DIY Cardigan Sweater from a Pullover Sweater

I have a new reason to start looking around the thrift stores (Like I really needed a reason – I would go any day just for the joy of it).

Nevertheless, the new thing I’m going to keep my eyes open for is some cheap cute pullover sweaters. Not because I love pullovers, but because I love cardigans! Thanks to Pinterest, I found a simple and easy method to easily convert pullover sweaters (which seem to be much more plentiful in the thrift stores) into a cardigan sweater.

a cardigan sweater made from a pullover sweater

I gave this a try this weekend with the only old pullover I could find at our house which was actually a man’s sweater! I figured I could go for the “boyfriend sweater” look and have a soft comfy cardigan I could throw on to run errands or something. It worked so well that I’m anxious to try it on a woman’s pullover too.

What makes this project easy is a great little product called Heat’n Bond which is an iron-on adhesive tape that fuses fabric together and allows you to make a hem to easily finish an edge. Heat’n Bond can be found at most fabric stores (or you can click on the link above to buy the product on Amazon). I used the Super Heat’n Bond in the 3/4″ width because I already had some of that in my sewing supply stash.

sweater 2

Ready to give it a try? Here’s how:

How To Make a Cardigan from a Pullover

Step 1 – Find and Mark the Center of Your Sweater

The first thing you will need to do is find the center of your sweater and draw a line. I folded my sweater in half very carefully and then marked the top of the fold and the bottom of the fold with pins. Then I opened the sweater back up again and using my yardstick, drew a line with a pencil between the top pin and the bottom pin.

Step 2 – Cut the Sweater Open

Using a scissors, cut along the pencil line to open up the front of the sweater. (Hey, it’s looking more like a cardigan already!)

Step 3 – Use the Heat’n Bond to Finish the Cut Edges

Now that the sweater is cut open, you will need to finish the edges. This is where the Heat’n Bond works its magic. Working on your ironing board, lay the Heat’n Bond strip on the wrong side of the sweater along the edge you want to finish and cut it to size. Follow the package directions for which side of the Heat & Bond should be against the fabric.

Next you will fold the edge over so that the Heat’n Bond is between the layers. Using an iron, press the edge so that the Heat & Bond will fuse the fold down. (*Note – my Heat’n Bond package said to use the “silk” setting on my iron, which is a very low heat setting. That didn’t seem to be doing much so I turned my iron up a little hotter with no adverse effects).

Step 4 – Finish with sewing as necessary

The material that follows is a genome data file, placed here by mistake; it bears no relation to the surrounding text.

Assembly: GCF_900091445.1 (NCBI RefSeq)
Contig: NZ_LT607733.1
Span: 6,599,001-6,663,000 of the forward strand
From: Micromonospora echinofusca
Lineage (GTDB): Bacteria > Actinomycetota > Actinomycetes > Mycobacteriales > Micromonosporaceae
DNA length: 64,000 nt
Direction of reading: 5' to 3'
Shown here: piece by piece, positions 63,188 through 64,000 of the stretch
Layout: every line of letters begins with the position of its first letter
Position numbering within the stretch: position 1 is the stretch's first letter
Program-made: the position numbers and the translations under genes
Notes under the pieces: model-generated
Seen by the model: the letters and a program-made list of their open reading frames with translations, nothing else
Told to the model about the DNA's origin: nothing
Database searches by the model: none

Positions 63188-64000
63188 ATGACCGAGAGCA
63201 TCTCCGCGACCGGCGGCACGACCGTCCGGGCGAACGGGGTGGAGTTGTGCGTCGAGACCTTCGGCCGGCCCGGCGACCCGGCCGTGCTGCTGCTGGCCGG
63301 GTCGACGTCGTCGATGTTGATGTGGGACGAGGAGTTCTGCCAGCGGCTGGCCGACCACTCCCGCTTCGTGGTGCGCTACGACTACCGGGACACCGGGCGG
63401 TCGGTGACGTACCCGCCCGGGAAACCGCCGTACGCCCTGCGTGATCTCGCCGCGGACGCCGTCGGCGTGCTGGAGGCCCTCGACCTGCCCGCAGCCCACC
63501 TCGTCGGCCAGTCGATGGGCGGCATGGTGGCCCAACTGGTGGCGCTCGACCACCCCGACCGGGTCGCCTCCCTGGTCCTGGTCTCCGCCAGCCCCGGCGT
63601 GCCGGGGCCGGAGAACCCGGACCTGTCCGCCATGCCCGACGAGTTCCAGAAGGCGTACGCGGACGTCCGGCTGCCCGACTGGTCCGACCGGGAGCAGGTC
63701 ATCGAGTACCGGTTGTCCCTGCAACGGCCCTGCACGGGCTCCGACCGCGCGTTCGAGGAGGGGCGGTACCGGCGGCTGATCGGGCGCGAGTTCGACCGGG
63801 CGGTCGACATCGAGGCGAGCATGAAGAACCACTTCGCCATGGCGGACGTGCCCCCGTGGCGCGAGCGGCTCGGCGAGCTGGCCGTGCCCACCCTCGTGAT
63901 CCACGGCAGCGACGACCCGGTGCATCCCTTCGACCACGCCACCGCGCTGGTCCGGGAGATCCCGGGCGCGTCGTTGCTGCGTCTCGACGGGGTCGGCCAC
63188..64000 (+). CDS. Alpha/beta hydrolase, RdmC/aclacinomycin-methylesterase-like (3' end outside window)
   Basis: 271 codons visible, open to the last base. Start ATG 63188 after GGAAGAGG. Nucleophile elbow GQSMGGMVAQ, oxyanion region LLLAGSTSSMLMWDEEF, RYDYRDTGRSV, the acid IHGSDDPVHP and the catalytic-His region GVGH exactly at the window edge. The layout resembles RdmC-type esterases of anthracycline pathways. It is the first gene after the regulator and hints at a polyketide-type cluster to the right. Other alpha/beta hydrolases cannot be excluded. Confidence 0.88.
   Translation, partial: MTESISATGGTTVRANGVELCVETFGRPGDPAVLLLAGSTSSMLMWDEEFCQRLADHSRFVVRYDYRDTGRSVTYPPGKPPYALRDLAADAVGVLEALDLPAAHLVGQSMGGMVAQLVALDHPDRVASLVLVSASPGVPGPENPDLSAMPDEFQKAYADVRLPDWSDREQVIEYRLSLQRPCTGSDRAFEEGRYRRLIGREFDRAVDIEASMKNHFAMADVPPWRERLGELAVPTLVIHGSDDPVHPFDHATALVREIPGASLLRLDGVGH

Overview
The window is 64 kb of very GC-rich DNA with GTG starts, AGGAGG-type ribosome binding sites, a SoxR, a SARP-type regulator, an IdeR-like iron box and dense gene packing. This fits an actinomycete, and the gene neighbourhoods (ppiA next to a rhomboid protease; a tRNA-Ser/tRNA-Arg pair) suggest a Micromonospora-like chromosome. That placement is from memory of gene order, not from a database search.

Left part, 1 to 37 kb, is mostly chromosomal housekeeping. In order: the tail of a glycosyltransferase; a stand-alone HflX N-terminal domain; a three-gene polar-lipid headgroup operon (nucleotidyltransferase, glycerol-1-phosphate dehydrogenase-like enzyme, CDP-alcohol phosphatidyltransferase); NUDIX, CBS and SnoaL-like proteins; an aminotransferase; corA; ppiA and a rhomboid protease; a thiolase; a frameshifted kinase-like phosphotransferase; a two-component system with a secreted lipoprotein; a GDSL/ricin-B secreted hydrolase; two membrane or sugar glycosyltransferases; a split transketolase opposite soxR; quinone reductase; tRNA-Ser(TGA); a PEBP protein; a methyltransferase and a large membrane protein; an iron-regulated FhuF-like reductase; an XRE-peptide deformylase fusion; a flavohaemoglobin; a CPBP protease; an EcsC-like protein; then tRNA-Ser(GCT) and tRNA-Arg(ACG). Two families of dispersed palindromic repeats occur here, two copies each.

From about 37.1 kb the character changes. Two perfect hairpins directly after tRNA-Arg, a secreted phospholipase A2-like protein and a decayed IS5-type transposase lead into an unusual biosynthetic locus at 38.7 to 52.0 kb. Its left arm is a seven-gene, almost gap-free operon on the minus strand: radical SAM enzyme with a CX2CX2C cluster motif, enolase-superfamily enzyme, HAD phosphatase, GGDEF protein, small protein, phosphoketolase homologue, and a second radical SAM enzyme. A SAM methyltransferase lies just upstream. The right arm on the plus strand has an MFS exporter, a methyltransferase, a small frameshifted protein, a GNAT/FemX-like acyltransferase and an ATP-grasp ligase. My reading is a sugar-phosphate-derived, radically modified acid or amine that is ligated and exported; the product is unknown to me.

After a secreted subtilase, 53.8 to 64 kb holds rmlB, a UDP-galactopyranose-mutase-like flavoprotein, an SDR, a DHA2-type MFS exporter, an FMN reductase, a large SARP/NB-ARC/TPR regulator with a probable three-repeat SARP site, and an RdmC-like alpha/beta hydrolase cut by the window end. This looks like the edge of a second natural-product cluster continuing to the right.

Now that the rough edge you cut open is finished nicely with the Heat’n Bond, all you need to do is finish up with a little sewing as necessary. Use a needle and thread in a matching color to the sweater and take a few stitches by hand to tack down the ribbed edge at the neck of the sweater. I also followed the instructions I found on Pinterest and used my sewing machine to sew the front edges too (but don’t use the machine to sew over the top neck edge – just tack that by hand. I also lined it up with the 3/4″ line on my machine.) This gives it a little more of a finished look on the front side of the sweater.

If you don’t have a sewing machine, you could probably skip that step as the Heat’n Bond will already hold it quite securely.


Now that abandoned sweater from Hungry Son has a whole new lease on life. It’s mine now!

This whole project took me about a half an hour and cost me absolutely nothing because I had everything around the house already. Woo hoo!

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  1. I need to do this to a chenille sweater which has a looser bulkier knit than the instructions show. Can I iron the heat tape on before cutting the sweater?

    1. I believe the heat tape needs to be in between two layers of material. So I don’t think that would work before you do the cutting.

  2. So glad I found this! Thank you! My father asked if I could make his favorite pullover into a cardigan. (His age makes it hard to ‘climb into’ the pullover). He wants buttons down the front and I am going to use the Heat n Bond tape to face the buttonhholes then hand stitch around the cut for stability. Thanks again for the easy directions and great pictures.

    1. I hope your Dad enjoys his “new” cardigan Malia! This is a good reminder too that this project works for men as well as for women.

  3. They turned out beautifully! I get many compliments when I wear one. Now, I’ve become a pullover “JUNKIE” and I’m lovin’ it. Yhanks again

  4. I love this! I just bought 3 pullovers from JCPenney with the thought in mind, “these are going to be cardigans”. I’ve been trying to figure out the front edges. Thank you, thank you, thank you! Now I know how to finish the front edges.